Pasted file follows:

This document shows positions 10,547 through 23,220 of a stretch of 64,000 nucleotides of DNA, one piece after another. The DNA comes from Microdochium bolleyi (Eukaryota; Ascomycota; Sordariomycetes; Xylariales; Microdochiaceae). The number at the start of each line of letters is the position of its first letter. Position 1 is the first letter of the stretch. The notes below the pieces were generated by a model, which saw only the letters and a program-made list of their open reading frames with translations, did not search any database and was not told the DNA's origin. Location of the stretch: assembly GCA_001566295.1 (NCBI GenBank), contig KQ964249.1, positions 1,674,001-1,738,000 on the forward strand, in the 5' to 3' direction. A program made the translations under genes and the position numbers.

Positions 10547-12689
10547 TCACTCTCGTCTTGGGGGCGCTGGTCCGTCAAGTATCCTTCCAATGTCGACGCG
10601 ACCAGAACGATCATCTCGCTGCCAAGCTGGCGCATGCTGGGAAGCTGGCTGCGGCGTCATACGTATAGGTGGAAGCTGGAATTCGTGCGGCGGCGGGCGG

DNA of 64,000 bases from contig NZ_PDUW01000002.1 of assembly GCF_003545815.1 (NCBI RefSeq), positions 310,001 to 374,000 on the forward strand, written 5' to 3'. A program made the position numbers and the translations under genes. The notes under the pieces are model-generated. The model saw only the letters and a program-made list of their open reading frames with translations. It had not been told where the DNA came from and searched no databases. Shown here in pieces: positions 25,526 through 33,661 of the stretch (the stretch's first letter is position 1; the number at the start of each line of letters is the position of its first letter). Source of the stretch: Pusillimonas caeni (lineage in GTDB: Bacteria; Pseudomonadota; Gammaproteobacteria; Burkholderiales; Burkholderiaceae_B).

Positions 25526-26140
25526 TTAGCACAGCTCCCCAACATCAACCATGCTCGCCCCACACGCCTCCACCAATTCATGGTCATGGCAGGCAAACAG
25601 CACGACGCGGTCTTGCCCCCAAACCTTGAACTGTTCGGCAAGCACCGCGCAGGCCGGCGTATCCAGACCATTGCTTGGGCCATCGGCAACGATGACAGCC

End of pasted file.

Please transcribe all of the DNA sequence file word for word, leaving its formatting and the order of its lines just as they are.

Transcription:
This document shows positions 10,547 through 23,220 of a stretch of 64,000 nucleotides of DNA, one piece after another. The DNA comes from Microdochium bolleyi (Eukaryota; Ascomycota; Sordariomycetes; Xylariales; Microdochiaceae). The number at the start of each line of letters is the position of its first letter. Position 1 is the first letter of the stretch. The notes below the pieces were generated by a model, which saw only the letters and a program-made list of their open reading frames with translations, did not search any database and was not told the DNA's origin. Location of the stretch: assembly GCA_001566295.1 (NCBI GenBank), contig KQ964249.1, positions 1,674,001-1,738,000 on the forward strand, in the 5' to 3' direction. A program made the translations under genes and the position numbers.

Positions 10547-12689
10547 TCACTCTCGTCTTGGGGGCGCTGGTCCGTCAAGTATCCTTCCAATGTCGACGCG
10601 ACCAGAACGATCATCTCGCTGCCAAGCTGGCGCATGCTGGGAAGCTGGCTGCGGCGTCATACGTATAGGTGGAAGCTGGAATTCGTGCGGCGGCGGGCGG

DNA of 64,000 bases from contig NZ_PDUW01000002.1 of assembly GCF_003545815.1 (NCBI RefSeq), positions 310,001 to 374,000 on the forward strand, written 5' to 3'. A program made the position numbers and the translations under genes. The notes under the pieces are model-generated. The model saw only the letters and a program-made list of their open reading frames with translations. It had not been told where the DNA came from and searched no databases. Shown here in pieces: positions 25,526 through 33,661 of the stretch (the stretch's first letter is position 1; the number at the start of each line of letters is the position of its first letter). Source of the stretch: Pusillimonas caeni (lineage in GTDB: Bacteria; Pseudomonadota; Gammaproteobacteria; Burkholderiales; Burkholderiaceae_B).

Positions 25526-26140
25526 TTAGCACAGCTCCCCAACATCAACCATGCTCGCCCCACACGCCTCCACCAATTCATGGTCATGGCAGGCAAACAG
25601 CACGACGCGGTCTTGCCCCCAAACCTTGAACTGTTCGGCAAGCACCGCGCAGGCCGGCGTATCCAGACCATTGCTTGGGCCATCGGCAACGATGACAGCC